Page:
Ala. city officials reject ambulance service's 'vague' renewal application at tense meeting

Decatur officials voted to extend First Response Ambulance Service's current license for 6 months as opposed to granting immediate renewal

Bayne Hughes
The Decatur Daily, Ala.

DECATUR, Ala. — Tempers flared Thursday at the Ambulance Regulatory Board’s monthly meeting, with First Response Ambulance Service demanding that its license to operate in Decatur be renewed, and city officials arguing its application for renewal was deficient.

First Response is the sole ambulance service in Decatur, and its current license to operate in the city — called a Certificate of Public Necessity and Convenience (CPNC) — expires Sept. 23.

Several times during the meeting, newly appointed Fire Chief Tracy Thornton sought to calm down the contentious debate between city officials and First Response management and legal counsel.

Arguing that First Response failed to give complete answers in the CPNC application, Emergency Medical Services Coordinator Ashley England and Assistant City Attorney Chip Alexander said the current CPNC should be extended for six months while First Response files a more complete application for renewal.

Despite First Response's assertion that its application was complete and its CPNC should be recommended for immediate renewal, the board voted unanimously to pass along the recommendation of a six-month extension to the City Council.

England and First Response officials disagreed over whether the ambulance service turned in a completed CPNC application. Ambulance officials also accused England of not following the application review timeline set forth in the city ordinance.

David Childers, president and owner of HealthCare Investment Group, which includes First Response Ambulance Service, said the company did fill out the CPNC application as required, and within the deadline.

“We answered all of the questions,” Childers said.

England said First Response didn’t fully answer the application questions. As an example, he said he asked how many trucks they have and their answer was that eight are used during daily operations.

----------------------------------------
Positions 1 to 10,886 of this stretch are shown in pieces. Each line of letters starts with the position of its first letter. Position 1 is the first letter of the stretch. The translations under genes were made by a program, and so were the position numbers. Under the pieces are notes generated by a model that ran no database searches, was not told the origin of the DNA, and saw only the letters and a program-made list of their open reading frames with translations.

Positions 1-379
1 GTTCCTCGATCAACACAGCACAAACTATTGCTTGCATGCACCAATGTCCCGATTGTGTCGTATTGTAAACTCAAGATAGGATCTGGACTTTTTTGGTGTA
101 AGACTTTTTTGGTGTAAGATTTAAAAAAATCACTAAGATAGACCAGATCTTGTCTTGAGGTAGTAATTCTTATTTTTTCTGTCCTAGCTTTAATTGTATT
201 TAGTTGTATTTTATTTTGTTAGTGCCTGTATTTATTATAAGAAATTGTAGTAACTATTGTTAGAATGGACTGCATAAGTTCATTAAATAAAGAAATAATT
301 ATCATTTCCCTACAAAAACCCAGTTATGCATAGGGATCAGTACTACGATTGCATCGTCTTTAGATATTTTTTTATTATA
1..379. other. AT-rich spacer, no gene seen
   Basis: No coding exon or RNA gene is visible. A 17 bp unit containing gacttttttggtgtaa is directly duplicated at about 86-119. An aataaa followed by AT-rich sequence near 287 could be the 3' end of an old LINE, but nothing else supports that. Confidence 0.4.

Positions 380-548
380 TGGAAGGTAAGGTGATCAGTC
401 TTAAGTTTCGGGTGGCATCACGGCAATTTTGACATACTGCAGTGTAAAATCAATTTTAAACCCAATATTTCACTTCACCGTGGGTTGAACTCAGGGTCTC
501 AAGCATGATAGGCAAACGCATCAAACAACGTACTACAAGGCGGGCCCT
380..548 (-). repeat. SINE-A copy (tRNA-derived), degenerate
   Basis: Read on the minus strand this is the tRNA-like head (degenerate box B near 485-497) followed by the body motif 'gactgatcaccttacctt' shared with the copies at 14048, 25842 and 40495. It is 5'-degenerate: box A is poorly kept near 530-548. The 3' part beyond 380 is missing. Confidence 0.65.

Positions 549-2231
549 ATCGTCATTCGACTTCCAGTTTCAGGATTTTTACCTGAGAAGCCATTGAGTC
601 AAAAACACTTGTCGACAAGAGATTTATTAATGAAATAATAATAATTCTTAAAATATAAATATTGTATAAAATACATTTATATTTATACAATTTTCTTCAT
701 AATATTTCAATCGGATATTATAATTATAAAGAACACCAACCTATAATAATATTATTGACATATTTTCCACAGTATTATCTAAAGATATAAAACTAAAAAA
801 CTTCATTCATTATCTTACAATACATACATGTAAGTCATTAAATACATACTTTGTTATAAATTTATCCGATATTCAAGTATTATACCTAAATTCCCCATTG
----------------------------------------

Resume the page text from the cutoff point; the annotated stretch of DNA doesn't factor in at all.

“I wanted to know how many are in their fleet and they wouldn’t answer my question,” England said.

Alexander said the application asked how many contractual agreements the service has and they answered, “None that affects the city.”

Alexander said after the meeting he thinks First Response is trying to be difficult and gave intentionally vague answers in the CPNC application.

“They just don’t want to answer our questions,” Alexander said.

Childers and First Response attorney Douglas Hargett argued the city wants the extension because it didn’t do its job in reporting its findings within 30 days of when the company turned in their CPNC application on June 12.

“We did what the ordinance requires so we should move forward with the (issuance of the) certificate,” Childers said after the meeting.

Alexander told the board that England “has been incredibly patient” with First Response and he feels the city and the board are “being gracious” in giving the company an extension.

“If First Response doesn’t want the extension and isn’t willing to answer the city’s questions, the only thing you can do is recommend the council doesn’t renew their CPNC,” Alexander said.

Hargett argued the ordinance doesn’t allow for an extension of the application deadline. He also said the extension is an attempt to place blame on First Response when it followed the ordinance.

However, Council President Paige Bibbee said the City Council will review First Response’s application at its 10 a.m. meeting on Monday.

“We will go line by line and review First Response’s answers,” Bibbee said. “We will give them a short period to answer any questions, but it will not be six months.”

The ARB sided with First Response in rejecting a $300 fine and a two-point penalty on First Response recommended by England. The citation referenced an ambulance failing to have a stair chair Sept. 1. England said the narrow wheelchair was needed to help Decatur Fire & Rescue on a lift-assist of a stroke victim.

First Response Chief Operating Officer Jason Tindal said the company now has all of its five stair chairs on ambulances that respond to emergency calls.

The board didn’t discuss the $2 million performance bond required by the ordinance. First Response officials claim financial institutions won’t issue a bond of that value. Alexander said he was told by a financial institution that First Response won’t provide a proper financial form so it can make a decision on whether to issue the bond.

The City Council will need to resolve this issue before issuing a certificate of public necessity and convenience to the ambulance service. First Response has argued the bond amount is far too high, while Alexander has said it is necessary to give the city the ability to quickly bring in another ambulance service if First Response ceases operations.


©2020 The Decatur Daily (Decatur, Ala.)

McClatchy-Tribune News Service

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